Psst... We're working on the next generation of Chowhound! View >
HOME > Chowhound > Wine >
Jan 9, 2009 08:14 AM

I love German red wine my favourite red is a dornfelder

Hello everyone,

German wine is becoming more and more popular around the world. The liebfrauenmilch did do a lot of damage.

The most popular white wine in Germany is the Riesling, red is the Dornfelder grape that sells the most!

German wine:

German wine is primarily produced in the southwest of Germany, along river Rhine and its tributaries, with the oldest plantations going back to the Roman era. Approximately 60 per cent of the German wine production is situated in the federal state of Rhineland-Palatinate, where 6 of the 13 regions (Anbaugebiete) for quality wine are situated. Germany has about 102,000 hectares (252,000 acres or 1,020 square kilometers) of vineyard, which is around one tenth of the vineyard surface in Spain, France or Italy. The total wine production is usually around 9 million hectoliters annually, corresponding to 1.2 billion bottles, which places Germany as the eighth largest wine-producing country in the world. White wine accounts for almost two thirds of the total production.

As a wine country, Germany has a mixed reputation internationally, with some consumers on the export markets associating Germany with the world's most elegant and aromatically pure white wines while other see the country mainly as the source of cheap, mass-market semi-sweet wines (notably Liebfraumilch) which a discerning wine drinker wary of his reputation should avoid altogether. Among enthusiasts, Germany's reputation is primarily based on its sweet wines and on its being home to the Riesling grape variety, which at its best is used for aromatic, fruity and elegant white wines that range from very crisp and dry to well-balanced, sweet and of enormous aromatic concentration. While primarily a white wine country, red wine production surged in the 1990s and early 2000s, primarily fuelled by domestic demand, and the proportion of the German vineyards devoted to the cultivation of dark-skinned grape varieties has now stabilized at slightly more than a third of the total surface. For the red wines, Spätburgunder, the domestic name for Pinot Noir, is in the lead.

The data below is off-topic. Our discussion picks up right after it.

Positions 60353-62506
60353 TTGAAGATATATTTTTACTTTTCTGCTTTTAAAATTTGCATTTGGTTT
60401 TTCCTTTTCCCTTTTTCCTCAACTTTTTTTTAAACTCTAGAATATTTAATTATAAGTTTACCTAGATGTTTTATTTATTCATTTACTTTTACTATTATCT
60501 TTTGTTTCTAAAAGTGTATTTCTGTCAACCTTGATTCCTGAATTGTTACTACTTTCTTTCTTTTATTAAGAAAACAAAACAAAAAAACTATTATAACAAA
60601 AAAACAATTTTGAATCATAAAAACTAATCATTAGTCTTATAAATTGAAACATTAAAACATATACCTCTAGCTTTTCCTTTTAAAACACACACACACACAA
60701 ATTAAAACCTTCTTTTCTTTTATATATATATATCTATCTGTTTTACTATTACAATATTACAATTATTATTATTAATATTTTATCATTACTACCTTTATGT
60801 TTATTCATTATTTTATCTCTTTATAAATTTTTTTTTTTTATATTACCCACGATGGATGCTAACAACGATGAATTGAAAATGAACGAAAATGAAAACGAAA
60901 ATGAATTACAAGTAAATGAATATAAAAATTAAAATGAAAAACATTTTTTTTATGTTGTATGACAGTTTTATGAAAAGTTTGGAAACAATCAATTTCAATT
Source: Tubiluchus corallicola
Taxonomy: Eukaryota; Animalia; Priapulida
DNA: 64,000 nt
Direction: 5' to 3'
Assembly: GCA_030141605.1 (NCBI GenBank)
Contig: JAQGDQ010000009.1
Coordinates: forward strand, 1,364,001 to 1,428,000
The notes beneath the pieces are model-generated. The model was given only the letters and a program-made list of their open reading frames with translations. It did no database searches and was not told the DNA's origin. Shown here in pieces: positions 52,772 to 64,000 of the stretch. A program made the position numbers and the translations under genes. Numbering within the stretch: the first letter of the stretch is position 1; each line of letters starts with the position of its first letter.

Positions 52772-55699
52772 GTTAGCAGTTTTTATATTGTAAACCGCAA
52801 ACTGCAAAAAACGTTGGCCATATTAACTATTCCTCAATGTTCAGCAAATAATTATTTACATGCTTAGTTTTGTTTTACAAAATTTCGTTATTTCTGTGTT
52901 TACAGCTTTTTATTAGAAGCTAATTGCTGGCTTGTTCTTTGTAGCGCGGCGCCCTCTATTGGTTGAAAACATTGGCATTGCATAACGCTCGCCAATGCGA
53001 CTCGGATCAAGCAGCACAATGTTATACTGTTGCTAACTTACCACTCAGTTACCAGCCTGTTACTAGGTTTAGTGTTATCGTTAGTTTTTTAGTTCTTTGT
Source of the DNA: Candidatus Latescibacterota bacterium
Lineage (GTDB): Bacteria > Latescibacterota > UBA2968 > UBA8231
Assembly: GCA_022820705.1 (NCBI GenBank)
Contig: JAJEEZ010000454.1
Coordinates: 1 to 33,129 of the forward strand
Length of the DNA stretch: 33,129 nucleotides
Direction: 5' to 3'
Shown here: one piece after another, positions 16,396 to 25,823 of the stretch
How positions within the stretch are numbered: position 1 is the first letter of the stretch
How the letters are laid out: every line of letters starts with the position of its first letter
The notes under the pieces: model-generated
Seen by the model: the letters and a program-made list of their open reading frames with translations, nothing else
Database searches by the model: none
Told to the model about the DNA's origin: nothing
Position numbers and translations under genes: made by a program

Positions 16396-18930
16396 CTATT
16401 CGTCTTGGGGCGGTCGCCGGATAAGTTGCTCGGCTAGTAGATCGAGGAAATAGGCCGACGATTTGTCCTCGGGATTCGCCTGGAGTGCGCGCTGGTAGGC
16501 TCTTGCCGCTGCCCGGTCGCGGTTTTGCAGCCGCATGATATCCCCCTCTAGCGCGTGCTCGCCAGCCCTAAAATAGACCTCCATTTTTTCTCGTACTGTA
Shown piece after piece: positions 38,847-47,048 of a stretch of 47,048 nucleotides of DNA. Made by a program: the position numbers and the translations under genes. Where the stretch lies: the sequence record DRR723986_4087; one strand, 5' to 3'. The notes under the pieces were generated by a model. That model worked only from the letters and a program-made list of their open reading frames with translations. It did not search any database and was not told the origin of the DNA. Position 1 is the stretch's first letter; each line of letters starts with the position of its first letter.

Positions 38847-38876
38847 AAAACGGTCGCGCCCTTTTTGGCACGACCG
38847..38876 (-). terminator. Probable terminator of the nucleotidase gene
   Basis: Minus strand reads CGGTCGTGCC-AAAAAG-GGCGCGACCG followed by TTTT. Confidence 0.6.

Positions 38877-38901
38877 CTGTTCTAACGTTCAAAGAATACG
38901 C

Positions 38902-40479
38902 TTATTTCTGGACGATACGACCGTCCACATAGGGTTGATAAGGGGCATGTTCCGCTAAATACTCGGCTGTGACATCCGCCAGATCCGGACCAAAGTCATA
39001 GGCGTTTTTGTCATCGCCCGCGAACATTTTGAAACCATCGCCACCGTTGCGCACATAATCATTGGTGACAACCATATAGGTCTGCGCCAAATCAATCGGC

Let me know which sorts of wines you enjoy!

Trevor McCallin

  1. Click to Upload a photo (10 MB limit)
  1. I'm rather partial to Zweigelt, Blaufränkisch, St. Laurent, and Schwarzriesling.

    Of course, don't forget about wonderful German whites such as Weissburgunder & Grauburgunder. Delish.

    3 Replies
    1. re: linguafood

      At my tastings German Riesling is always the groups favorite wine even with killer $80 Bordeaux and Cali Cabs in the mix. The big thing about people who hate German Riesling is that they don't apply a tasting process so they think it is sweet.

      Once i teach the tasting process they understand good Mosel and Rhine Rieslings are much more of a sour taste and it opens their eyes to the importance of properly tasting wine.

      German Riesling is no doubt the best value in the world in my opinion.

      1. re: linguafood

        Then you should go to Austria, where Zwigelt, Blaufraenkisch and St. Laurent are much, much more prominent. (Does Zweigelt even exist in Germany? Blaufraenkisch does, but is called Lemberger). Schwarzriesling is Pinot Meunier; some nice examples of it in Baden Wuerttemberg, though BF is much more interesting.

        1. re: Asomaniac

          Thankfully, the countries are pretty close to each other, so yeah - all those wines are readily available in stores.

      2. there's an excellent article on german pinots in the most recent edition of World of Fine Wine focusing on the Ahr river region

        1 Reply
        1. re: ibstatguy

          What is your tasting process? I have had some good Rieslings but would like to know how to find them more consistently.

        2. really, you can do better than Dornfelder. i'm partial to fränkisch and Baden-Württemberger wines. (5 more weeks until Baden-Württemberger wines and Spätzle everyday woohoo!)

          4 Replies
            1. re: linguafood

              lol yeah probably. spätzle and potatoes for 3 weeks. i'll happily swap spätzle for flammkuchen and choucroute for the 4 days in Straßburg.

            2. re: Pata_Negra

              You really can't compare the three. Fränkisch and Baden-Württemberger are merely place names; Dornfelder was created in Württemberger but is actually a grape varietal. It could be grown in any grape-growing region in Germany. In fact, it is also grown in the United States.

              1. re: vinobambini

                tut tut... i should have been clearer. i meant the cheapish Dornfelder that takes up many supermarket wine shelves everywhere in southern Germany. and the Fränkisch Baden-Württemberger wines i'm partial to are Spätburgunder, Schwarzriesling, Silvaner, Trollinger, Riesling, Blaufränkisch.